Late notice provisions in insurance policies continue to be a regular source of insurance coverage litigation in Alabama courts. With respect to the issue of notice itself, Alabama law is clear. “Pursuant to Alabama law, when a primary insurance policy requires notice ‘as soon as practicable’ … the insured is required to give notice ‘within a reasonable time’ in view of all the facts and circumstances of the case,’ and the insured’s failure to do so releases the insurer from providing coverage.” Lemuel v. Admiral Ins. Co., 414 F. Supp. 2d 1037, 1050 (M.D. Ala. 2006)(quoting Southern Guar. Ins. Co. v. Thomas, 334 So. 2d 879, 882-83 (Ala. 1976)) (emphasis added). See also Haston v. Transamerica Ins. Services, 662 So.2d 1138, 1141 (Ala. 1995) (citing Thomas); Reeves v. State Farm Fire & Cas. Co., 539 So.2d 252, 254 (Ala. 1989) (citations omitted).
The Alabama Supreme Court recently issued yet another strong late notice opinion, Travelers Indemnity Co. v. Miller, 86 So. 3d 338 (Ala. 2011). Miller, the plaintiff, sued Travelers’ insured Smith. Smith never told Travelers about the occurrence or the suit. Miller obtained a default judgment against Smith, and then sued Travelers to collect under the direct action statute. Travelers asserted defenses including late notice. Miller tried to argue that while Smith (the insured) may not have given notice, Miller did provide reasonable notice to Travelers of the default, relying on the Haston opinion. The Miller opinion focuses more on failure to tender the lawsuit, but does note that the insured failed to provide Travelers notice of the occurrence as well. The Supreme Court reiterated its long-standing position on late notice, providing insurers doing business in Alabama an even newer case upholding late notice policy provisions. However, what is most interesting in this Miller case is what else the Supreme Court did.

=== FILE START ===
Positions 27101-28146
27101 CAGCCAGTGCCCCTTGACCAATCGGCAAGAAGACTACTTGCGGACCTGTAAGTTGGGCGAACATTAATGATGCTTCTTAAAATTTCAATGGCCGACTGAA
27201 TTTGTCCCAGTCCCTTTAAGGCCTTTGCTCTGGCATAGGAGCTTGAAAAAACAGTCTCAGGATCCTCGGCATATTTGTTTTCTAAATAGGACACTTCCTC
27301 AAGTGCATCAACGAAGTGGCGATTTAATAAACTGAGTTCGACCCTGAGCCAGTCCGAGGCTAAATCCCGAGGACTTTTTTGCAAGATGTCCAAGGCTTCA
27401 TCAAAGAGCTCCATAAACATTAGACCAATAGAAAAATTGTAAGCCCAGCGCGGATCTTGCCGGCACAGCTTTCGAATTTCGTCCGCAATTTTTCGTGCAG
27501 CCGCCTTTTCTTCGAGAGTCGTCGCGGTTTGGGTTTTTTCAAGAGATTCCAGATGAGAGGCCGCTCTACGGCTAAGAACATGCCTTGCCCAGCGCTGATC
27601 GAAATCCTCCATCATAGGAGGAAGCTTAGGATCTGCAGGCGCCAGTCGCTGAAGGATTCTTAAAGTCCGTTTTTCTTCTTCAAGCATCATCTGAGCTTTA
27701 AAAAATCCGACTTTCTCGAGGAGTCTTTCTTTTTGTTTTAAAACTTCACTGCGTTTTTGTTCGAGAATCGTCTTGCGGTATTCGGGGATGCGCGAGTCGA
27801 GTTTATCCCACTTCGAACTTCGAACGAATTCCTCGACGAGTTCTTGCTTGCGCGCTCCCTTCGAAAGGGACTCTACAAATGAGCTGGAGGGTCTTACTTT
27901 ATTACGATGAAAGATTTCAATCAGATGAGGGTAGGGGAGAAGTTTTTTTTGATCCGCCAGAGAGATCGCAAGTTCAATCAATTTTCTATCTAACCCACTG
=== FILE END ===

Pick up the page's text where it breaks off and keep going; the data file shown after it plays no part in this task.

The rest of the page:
In Miller, the court denied Travelers’ motion for summary judgment, and the case went to trial with a verdict against Travelers for over $250,000. The Supreme Court reversed, and in a very rare occurrence, overruled a case (Haston) that it was not asked to overrule. In Haston (a 1995 opinion), the Alabama Supreme Court appeared to create two separate notice requirements – one of the insured to give notice per the contract, and the other, a requirement that an injured party give timely notice of a default judgment against an insured. Haston almost appeared to “re-set the clock” as to an injured party with respect to notice. In Miller, the Supreme Court cleared that up, and overruled Haston “to the extent that it purports to give a right to an injured party who gives notice after a default judgment has been entered, a right the insured would not have had nor have been successful in pursuing.” (Miller at 347).
The Miller opinion was recently cited in a Federal court opinion from the Northern District of Alabama, Auto-Owners Ins. Co. v. Toxey Constr. Co., Inc., 2012 U.S. Dist. LEXIS 71718 (N.D. Ala., May 23, 2012). Miller demonstrates that even though trial courts do not like late notice cases, the Alabama Supreme Court continues to be very strong in upholding the importance of the insurer’s right to timely notice.